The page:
After Racist Attacks, Former Refugee Makes History as First Somali-American Elected to City Council in Lewiston, Maine
(Common Dreams) After a campaign marred by racist attacks, the victory Tuesday of a Somali-American woman who won a city council seat in Lewiston, Maine garnered national attention for the winner.
Safiya Khalid, who came to the U.S. in 2006 as a refugee, became the first Somali-American to be elected to city council in Lewiston, a city with a long history of racism against its immigrant community.
Khalid told supporters and the press on Wednesday that her victory was the result of a commitment to connecting with voters—even as online trolls were harassing her with comments saying, as the Washington Post reported, "that Muslims had no place in American government and she should go back to where she came from."
"Community organizers beat internet trolls," Khalid told supporters after results came in Tuesday night.
The 23-year-old is also the youngest person to ever be elected to the city council. She told reporters that she was inspired to run for office after seeing the city grow more racially and ethnically diverse while the government remained homogenous.
From what I know of Lewiston, it is probably a little bit unfair to write of it as having "a long history of racism against its immigrant community." The spouse of somebody I know who once worked as a teacher in that community once explained to me a little bit of the town's history. As she explained it, a non-profit agency targeted Lewiston as a community that could receive immigrants. The town has a long history as a working class community, so there was a lot of relatively cheap property available for habitation. This put a strain on the community's welfare assistance capabilities as well as its school system.
The teacher that I know actually worked there briefly because he like the idea of reaching out to teach in such a low-income area. He may very well have been one of Saifya's instructors. If not her personally, then a lot of her Somalian friends and associaites. A lot of such people of conscience are probably quite happy to see Safiya succeed in the political arena, even as they feel frustration at what they regard as an unfair share of the burden of low-income refugees that Lewiston was forced to accept.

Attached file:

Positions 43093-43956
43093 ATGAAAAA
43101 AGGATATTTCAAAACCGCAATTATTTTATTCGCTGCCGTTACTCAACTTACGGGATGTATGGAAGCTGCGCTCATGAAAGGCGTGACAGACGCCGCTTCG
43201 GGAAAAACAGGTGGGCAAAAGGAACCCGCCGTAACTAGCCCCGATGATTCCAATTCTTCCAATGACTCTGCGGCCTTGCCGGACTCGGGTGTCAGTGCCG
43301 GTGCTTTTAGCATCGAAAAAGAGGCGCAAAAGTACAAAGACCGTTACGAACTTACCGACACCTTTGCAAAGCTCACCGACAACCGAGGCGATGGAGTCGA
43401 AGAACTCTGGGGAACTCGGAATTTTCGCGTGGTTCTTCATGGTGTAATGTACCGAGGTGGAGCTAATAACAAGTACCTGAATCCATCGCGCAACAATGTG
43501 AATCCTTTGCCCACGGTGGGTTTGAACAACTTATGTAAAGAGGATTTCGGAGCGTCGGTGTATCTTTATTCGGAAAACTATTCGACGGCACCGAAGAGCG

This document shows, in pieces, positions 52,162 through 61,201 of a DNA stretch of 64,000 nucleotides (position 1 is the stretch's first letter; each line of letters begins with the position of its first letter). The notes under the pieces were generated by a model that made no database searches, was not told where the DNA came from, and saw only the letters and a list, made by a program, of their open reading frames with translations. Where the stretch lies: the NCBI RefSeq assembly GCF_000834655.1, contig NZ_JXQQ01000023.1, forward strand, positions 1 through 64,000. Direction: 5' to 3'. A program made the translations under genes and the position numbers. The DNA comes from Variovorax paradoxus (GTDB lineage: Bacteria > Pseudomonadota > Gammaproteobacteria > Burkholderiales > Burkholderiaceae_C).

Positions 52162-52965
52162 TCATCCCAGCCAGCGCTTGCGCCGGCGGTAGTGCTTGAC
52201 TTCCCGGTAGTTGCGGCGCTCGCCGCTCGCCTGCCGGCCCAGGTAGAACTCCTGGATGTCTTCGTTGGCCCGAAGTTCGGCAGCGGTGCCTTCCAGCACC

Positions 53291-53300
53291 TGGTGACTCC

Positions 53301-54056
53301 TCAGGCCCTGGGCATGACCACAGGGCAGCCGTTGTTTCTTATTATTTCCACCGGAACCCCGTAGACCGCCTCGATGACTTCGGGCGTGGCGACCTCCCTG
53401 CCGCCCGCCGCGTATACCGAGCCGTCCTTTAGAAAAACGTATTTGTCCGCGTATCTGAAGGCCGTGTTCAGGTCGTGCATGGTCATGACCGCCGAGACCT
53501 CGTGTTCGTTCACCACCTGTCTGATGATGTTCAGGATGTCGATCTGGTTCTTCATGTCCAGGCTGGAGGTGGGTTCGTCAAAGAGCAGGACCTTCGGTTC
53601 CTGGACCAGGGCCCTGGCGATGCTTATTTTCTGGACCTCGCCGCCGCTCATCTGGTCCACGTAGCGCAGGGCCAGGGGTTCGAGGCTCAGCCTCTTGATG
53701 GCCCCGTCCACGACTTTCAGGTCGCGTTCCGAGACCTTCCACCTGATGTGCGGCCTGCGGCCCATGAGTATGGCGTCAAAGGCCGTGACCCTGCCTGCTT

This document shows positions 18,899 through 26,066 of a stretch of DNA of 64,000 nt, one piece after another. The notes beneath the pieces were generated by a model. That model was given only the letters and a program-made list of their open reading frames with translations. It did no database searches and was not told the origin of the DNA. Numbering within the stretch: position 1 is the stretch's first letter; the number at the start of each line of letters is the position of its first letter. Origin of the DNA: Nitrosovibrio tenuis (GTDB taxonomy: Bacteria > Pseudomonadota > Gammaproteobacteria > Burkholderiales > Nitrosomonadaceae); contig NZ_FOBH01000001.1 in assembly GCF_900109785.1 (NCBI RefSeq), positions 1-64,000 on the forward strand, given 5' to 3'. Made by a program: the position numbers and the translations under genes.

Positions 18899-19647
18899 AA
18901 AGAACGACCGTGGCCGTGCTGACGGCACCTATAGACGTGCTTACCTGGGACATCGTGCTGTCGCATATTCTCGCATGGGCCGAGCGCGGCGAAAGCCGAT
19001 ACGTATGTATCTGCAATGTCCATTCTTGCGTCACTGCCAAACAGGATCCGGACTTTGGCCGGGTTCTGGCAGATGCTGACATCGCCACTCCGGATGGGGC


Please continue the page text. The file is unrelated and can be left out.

I should add that as a result of complaints along the lines I have described, that the city of Portland has accepted some of the burden. In the long run, I think this will all be to the good for Maine. This is a state that suffers a chronic shortage of entry level workers. Most young people are not willing to accept such low wage jobs because they have the opportunity to either attend one of the local ivy league colleges or because they go out of state for a college education or and/or higher paid jobs. Refuges who learn basic language skills can thus fill a real need in that state. A point that is often repeated in the local news media.
When I lived in Maine, I also took advantage of some of the many church related services to volunteer my own efforts to help such refugees adjust to their new circumstances. It was quite gratifying to find so many in Maine who were willing to give of their time and effort to organize such charitable assistance. Mainers are very proud of their identity as second or third generation plus residents of the state. Yet, for the most part, I found them to be very open hearted to the many immigrants who showed up in their state. That was probably a factor in Safiya's electoral success.